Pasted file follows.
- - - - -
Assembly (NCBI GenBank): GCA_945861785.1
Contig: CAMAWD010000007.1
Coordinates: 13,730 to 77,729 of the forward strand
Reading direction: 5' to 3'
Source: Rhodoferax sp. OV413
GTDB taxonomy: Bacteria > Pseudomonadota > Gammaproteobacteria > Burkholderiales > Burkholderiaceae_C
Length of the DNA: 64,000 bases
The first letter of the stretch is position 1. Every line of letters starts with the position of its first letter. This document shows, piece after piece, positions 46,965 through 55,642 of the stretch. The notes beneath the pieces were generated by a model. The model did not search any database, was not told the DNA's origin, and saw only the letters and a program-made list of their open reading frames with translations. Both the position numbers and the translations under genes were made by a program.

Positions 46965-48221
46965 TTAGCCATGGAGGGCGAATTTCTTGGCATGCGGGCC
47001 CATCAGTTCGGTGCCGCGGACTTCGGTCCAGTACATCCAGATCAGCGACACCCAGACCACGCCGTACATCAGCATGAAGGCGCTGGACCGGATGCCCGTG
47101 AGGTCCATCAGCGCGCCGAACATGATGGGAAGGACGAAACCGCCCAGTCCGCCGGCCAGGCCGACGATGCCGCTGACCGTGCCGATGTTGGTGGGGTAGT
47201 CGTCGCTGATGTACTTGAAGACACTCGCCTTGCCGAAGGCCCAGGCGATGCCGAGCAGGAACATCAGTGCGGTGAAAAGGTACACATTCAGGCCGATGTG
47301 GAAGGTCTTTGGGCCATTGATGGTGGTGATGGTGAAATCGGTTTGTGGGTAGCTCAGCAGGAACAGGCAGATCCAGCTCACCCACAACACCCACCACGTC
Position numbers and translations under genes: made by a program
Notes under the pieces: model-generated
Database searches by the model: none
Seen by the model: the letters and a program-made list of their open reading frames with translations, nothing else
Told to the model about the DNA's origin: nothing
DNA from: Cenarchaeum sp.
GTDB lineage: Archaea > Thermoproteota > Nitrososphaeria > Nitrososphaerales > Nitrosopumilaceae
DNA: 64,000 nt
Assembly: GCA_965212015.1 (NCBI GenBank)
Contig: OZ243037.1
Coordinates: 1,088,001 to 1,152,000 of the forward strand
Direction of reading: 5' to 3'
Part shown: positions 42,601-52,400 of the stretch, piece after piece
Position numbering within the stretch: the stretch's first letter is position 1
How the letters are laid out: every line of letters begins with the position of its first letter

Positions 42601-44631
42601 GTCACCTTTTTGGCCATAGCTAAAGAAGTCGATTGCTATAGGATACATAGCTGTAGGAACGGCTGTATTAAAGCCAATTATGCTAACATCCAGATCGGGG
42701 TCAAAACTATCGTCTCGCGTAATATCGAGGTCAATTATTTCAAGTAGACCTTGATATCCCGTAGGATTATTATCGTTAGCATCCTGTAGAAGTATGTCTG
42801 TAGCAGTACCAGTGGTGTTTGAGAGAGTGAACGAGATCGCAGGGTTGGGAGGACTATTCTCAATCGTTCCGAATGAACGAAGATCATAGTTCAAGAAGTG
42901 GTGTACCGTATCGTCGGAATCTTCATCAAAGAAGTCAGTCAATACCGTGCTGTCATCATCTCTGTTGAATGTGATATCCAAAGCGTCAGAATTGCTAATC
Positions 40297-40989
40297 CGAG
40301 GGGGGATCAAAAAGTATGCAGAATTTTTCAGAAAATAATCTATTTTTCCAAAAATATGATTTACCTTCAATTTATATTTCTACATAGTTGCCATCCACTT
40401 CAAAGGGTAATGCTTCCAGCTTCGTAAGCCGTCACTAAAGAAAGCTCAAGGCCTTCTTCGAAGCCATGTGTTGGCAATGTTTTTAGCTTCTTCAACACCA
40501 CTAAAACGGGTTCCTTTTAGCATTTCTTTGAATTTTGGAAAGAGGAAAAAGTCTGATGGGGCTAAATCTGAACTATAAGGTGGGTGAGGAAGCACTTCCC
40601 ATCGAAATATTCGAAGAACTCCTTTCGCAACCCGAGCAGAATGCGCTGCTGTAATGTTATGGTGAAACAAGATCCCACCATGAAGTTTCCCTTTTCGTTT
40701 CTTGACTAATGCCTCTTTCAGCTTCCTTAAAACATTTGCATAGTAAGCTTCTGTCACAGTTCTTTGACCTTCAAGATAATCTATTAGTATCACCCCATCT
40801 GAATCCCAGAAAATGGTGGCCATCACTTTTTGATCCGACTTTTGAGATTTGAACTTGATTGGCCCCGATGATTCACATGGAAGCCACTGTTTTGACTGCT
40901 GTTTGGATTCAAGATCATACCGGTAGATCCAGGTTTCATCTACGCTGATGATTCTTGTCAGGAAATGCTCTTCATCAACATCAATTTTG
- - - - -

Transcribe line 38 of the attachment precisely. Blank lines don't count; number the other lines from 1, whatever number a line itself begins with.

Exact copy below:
40401 CAAAGGGTAATGCTTCCAGCTTCGTAAGCCGTCACTAAAGAAAGCTCAAGGCCTTCTTCGAAGCCATGTGTTGGCAATGTTTTTAGCTTCTTCAACACCA